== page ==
I spent a lot of time imagining what it must be like to play Phantasy Star Online, because I didn’t have internet access. For me, Phantasy Star Online was only available offline — and it was still the ultimate Sonic Team production, pulling together the futuristic sensibilities of Burning Rangers, the imaginative boss encounters of NiGHTS into Dreams, and dungeons designed with tricks they learned in Shining the Holy Ark. The game’s structure — built to support an online experience — did exhibit some quirks that worked against the singleplayer experience. Character movement was a bit slow, the inability to pause could be frustrating, and the whole conversation system cruelly reminded me of what I was missing . . . but the numerous quests and ease of advancement trumped the unnecessarilly slow progress of a single-player MMORPG like Valhalla Knights.
After arriving to the surface of planet Ragol, my cute avatar Annet (inspired by El Viento) discovered that the previous colonists had all died in a mysterious explosion. This reminded me of the legend of Roanoke Island — the second wave of colonists arrived to find the island deserted, but evidence of the colony’s existence remained. As I explored Phantasy Star Online’s world, I discovered messages left behind by a mysterious woman. Did she live? Had she died? Or would I discover something else, something sinister deep within Ragol’s ruins? Like Diablo, the game’s dungeoncrawling leads towards a satisfying conclusion. Phantasy Star Online also offered plenty of quests to discover new items (many of which had to be analyzed to unlock their full potential, similar to ye olde classics like The Bard’s Tale).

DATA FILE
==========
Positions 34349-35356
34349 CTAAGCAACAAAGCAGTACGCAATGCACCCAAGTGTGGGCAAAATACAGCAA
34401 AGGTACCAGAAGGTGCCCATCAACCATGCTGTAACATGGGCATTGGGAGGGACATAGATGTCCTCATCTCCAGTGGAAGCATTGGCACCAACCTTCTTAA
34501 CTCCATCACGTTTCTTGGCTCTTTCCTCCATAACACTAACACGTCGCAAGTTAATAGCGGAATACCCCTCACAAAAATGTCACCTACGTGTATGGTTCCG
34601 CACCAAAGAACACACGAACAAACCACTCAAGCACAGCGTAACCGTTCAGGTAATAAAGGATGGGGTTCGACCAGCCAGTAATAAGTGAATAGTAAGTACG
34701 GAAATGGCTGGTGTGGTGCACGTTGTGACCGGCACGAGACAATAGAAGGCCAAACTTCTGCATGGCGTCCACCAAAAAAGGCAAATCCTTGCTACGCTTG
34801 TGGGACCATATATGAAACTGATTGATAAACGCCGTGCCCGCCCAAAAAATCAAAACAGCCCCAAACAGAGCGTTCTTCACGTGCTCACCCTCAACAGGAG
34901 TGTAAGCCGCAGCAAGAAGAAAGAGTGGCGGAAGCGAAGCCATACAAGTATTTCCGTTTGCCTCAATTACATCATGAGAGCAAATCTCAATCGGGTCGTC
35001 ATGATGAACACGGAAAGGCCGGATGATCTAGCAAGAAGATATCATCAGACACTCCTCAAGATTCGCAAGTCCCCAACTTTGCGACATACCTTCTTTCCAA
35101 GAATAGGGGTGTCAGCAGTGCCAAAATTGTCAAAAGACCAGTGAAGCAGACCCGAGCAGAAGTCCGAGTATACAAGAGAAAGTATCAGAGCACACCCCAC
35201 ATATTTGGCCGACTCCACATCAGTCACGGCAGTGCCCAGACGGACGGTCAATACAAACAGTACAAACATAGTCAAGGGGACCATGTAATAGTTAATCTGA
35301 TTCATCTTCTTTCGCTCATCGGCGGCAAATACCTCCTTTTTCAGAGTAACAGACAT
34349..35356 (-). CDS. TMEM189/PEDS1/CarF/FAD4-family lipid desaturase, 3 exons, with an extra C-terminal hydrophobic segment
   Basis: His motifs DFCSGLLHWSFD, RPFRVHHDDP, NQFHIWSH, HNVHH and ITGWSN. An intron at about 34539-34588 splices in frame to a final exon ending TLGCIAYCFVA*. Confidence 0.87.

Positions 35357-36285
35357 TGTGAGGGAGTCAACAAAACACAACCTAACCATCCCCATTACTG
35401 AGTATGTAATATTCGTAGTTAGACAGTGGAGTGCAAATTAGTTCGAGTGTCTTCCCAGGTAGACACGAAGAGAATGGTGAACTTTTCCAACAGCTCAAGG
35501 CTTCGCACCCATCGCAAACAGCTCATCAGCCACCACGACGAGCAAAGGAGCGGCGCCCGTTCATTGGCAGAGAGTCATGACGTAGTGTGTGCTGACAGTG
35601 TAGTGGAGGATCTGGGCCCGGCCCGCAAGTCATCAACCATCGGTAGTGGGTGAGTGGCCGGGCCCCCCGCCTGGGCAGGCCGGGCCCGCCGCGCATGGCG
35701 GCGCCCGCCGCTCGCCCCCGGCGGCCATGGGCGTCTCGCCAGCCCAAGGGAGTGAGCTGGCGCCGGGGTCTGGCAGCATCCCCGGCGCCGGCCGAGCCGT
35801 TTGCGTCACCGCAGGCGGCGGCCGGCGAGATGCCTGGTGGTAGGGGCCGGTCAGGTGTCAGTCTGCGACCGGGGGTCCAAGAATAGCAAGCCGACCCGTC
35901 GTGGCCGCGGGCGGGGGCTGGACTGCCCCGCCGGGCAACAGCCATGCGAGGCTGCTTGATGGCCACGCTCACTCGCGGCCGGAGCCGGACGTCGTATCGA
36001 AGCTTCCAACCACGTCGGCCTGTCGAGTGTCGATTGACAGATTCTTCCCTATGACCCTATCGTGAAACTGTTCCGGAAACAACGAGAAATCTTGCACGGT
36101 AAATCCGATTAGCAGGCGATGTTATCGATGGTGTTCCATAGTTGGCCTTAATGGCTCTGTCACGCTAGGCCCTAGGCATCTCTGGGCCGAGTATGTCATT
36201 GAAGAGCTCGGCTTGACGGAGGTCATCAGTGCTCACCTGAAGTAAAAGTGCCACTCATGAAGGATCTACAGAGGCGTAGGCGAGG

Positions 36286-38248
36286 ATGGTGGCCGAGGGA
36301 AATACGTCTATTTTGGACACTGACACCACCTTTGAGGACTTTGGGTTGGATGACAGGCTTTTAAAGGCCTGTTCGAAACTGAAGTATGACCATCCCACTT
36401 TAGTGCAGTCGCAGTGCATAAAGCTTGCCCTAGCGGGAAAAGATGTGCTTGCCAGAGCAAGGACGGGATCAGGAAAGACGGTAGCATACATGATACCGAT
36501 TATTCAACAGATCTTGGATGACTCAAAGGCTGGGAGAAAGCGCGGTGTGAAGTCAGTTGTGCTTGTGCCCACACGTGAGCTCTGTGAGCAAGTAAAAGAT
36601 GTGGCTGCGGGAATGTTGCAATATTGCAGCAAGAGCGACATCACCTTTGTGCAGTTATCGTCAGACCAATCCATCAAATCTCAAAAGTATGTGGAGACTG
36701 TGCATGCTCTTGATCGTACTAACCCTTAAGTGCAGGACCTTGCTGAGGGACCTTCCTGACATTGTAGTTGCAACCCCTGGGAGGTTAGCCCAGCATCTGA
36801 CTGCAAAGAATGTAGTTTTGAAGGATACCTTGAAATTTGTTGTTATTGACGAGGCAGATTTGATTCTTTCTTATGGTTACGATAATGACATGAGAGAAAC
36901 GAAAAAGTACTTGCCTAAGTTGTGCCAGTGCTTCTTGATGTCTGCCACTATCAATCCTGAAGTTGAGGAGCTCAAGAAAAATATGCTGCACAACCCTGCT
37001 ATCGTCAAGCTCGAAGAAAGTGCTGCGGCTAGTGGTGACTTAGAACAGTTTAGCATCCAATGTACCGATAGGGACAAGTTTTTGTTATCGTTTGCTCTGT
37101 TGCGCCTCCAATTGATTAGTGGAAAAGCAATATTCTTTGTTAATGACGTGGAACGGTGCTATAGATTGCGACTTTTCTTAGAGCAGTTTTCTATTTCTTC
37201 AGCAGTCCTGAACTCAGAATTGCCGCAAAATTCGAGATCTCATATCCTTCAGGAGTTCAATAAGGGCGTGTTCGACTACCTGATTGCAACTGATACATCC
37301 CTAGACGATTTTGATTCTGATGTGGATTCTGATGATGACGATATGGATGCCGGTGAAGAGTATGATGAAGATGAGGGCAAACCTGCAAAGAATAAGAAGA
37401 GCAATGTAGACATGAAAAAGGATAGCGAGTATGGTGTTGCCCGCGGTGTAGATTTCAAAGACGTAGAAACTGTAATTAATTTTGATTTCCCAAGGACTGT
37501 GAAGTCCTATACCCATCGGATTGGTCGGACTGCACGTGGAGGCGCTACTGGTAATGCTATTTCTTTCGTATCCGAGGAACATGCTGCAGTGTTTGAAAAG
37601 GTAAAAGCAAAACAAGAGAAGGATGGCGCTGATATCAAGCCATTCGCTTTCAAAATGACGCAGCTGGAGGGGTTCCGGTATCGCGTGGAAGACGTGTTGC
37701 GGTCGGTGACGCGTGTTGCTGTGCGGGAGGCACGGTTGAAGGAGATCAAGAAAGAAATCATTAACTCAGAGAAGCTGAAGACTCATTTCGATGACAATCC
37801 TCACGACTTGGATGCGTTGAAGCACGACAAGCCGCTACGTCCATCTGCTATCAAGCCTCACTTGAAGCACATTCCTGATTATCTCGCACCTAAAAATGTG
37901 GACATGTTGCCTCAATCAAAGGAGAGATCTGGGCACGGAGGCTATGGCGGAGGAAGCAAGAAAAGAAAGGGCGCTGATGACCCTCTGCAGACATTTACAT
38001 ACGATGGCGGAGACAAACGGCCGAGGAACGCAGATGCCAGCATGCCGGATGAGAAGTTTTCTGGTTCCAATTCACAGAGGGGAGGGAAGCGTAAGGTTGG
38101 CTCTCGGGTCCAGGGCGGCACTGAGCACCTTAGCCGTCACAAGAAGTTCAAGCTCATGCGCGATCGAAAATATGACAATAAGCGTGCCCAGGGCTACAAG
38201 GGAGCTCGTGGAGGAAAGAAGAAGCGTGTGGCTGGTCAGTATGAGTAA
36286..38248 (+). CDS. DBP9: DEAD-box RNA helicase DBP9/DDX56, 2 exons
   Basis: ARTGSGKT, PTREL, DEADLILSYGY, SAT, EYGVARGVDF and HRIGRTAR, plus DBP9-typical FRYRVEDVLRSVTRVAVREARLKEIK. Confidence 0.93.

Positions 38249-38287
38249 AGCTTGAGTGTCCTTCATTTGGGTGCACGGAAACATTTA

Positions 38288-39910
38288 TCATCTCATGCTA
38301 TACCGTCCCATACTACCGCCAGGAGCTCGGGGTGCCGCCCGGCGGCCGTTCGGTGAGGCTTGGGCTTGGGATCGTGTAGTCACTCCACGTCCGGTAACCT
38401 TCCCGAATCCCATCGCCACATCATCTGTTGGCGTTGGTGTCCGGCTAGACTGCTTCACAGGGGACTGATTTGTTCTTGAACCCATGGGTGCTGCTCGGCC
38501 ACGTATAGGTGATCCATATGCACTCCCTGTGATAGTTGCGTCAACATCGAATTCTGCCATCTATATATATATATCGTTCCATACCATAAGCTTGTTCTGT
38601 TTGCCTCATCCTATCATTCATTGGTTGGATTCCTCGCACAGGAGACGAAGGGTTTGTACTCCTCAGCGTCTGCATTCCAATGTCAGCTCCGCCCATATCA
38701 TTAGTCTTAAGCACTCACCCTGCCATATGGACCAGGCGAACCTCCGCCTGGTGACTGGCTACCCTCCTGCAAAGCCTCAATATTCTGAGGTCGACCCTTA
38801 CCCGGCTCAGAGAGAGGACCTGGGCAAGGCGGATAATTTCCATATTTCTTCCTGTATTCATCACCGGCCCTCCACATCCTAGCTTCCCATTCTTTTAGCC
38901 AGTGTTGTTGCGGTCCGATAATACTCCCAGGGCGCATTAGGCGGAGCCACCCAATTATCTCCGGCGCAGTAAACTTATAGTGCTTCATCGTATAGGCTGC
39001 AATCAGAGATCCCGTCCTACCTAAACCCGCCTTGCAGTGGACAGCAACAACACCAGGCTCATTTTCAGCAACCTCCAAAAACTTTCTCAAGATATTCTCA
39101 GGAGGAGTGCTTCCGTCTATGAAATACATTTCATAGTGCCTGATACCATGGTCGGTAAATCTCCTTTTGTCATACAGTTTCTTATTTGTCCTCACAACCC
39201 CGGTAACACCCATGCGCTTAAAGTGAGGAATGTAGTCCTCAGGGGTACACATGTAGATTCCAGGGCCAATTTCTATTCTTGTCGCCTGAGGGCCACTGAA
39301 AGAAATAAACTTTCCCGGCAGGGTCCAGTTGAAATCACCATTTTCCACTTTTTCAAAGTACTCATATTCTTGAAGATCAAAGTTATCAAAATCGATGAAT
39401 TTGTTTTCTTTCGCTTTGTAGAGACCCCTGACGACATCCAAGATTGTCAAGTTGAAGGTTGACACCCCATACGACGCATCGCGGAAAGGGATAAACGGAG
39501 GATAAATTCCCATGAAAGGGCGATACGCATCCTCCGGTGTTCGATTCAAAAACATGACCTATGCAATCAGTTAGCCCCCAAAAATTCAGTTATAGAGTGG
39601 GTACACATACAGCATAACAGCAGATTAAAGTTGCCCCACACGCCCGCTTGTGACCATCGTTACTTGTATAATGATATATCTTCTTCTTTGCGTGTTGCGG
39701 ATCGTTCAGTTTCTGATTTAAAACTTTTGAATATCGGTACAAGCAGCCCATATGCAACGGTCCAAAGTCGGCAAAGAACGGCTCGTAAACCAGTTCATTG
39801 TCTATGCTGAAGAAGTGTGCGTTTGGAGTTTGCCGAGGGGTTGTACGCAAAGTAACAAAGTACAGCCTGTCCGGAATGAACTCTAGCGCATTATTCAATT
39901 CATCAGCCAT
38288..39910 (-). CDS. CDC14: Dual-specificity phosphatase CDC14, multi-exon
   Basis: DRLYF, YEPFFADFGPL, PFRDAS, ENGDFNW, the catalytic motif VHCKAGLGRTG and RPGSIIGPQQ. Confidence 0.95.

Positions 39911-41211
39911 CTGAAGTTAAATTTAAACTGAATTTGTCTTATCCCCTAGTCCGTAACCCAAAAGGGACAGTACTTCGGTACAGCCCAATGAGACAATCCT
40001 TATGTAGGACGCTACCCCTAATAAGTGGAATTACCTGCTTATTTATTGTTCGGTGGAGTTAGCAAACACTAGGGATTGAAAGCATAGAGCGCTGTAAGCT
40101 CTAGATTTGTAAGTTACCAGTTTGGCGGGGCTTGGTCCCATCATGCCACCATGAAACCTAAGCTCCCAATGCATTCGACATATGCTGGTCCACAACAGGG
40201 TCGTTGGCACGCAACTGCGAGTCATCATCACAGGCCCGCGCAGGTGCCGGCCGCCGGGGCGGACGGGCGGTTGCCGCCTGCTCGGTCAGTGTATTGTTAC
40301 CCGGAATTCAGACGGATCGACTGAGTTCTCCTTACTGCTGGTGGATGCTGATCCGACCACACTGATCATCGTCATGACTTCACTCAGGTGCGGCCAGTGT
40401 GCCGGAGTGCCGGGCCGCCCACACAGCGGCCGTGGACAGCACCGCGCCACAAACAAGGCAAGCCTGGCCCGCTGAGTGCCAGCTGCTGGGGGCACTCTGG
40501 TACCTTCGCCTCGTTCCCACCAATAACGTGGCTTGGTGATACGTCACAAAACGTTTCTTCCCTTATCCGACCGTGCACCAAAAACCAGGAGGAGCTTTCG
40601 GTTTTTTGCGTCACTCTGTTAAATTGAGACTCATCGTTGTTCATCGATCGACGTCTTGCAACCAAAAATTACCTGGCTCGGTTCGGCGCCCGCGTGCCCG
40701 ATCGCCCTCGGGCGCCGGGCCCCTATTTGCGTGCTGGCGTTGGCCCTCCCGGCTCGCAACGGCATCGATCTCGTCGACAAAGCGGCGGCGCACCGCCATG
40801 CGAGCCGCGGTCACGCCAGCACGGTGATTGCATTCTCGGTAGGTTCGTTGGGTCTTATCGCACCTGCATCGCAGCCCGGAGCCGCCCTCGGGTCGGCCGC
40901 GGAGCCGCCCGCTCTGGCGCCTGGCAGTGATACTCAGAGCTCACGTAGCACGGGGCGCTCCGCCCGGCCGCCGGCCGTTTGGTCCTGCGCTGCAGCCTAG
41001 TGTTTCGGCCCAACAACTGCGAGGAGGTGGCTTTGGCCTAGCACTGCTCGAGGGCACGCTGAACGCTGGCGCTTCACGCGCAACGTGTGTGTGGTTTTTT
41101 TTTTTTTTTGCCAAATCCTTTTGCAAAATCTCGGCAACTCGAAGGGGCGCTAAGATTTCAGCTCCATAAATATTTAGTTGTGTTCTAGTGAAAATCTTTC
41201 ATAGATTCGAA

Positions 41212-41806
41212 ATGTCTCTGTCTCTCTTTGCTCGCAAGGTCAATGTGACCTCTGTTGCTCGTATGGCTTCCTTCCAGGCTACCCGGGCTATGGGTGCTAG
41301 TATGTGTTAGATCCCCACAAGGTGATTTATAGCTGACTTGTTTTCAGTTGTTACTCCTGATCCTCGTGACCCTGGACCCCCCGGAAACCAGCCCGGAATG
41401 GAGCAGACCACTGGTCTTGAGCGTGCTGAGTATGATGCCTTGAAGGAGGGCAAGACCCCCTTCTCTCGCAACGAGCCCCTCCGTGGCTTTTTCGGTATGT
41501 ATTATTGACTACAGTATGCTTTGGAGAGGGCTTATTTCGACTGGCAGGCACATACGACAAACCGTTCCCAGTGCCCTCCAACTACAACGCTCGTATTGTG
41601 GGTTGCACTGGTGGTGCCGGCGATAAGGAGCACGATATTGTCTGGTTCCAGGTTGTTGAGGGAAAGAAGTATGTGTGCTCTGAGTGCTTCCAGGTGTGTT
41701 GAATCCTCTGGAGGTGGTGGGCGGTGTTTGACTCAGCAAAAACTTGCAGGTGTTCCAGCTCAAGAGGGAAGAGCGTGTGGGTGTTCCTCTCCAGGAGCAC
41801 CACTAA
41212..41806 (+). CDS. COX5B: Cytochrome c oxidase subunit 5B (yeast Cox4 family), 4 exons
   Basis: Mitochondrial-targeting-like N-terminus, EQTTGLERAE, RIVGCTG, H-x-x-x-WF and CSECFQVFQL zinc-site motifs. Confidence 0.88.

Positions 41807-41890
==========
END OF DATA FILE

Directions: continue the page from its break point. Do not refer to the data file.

One thing I particularly liked about PSO’s quests were how NPC supporting characters often joined the party, interjecting their own silly banter while we wandered in search of robotic pets or giant, murk-dwelling snake beasts. Each area featured multiple variations of a musical theme; the melody and pace would shift in real-time between peaceful and violent as monsters approached or perished. I fought fire dragons, I crossed over pits of lava, and I witnessed twin creatures fuse together like the mighty Modulok, each half a sword-bearing beast. While away from the Dreamcast, I wistfully yearned for internet access; while playing the game, I blissfully lost myself in Sonic Team’s mighty adventure.
I may not have seen everything Phantasy Star Online once offered, but I saw enough.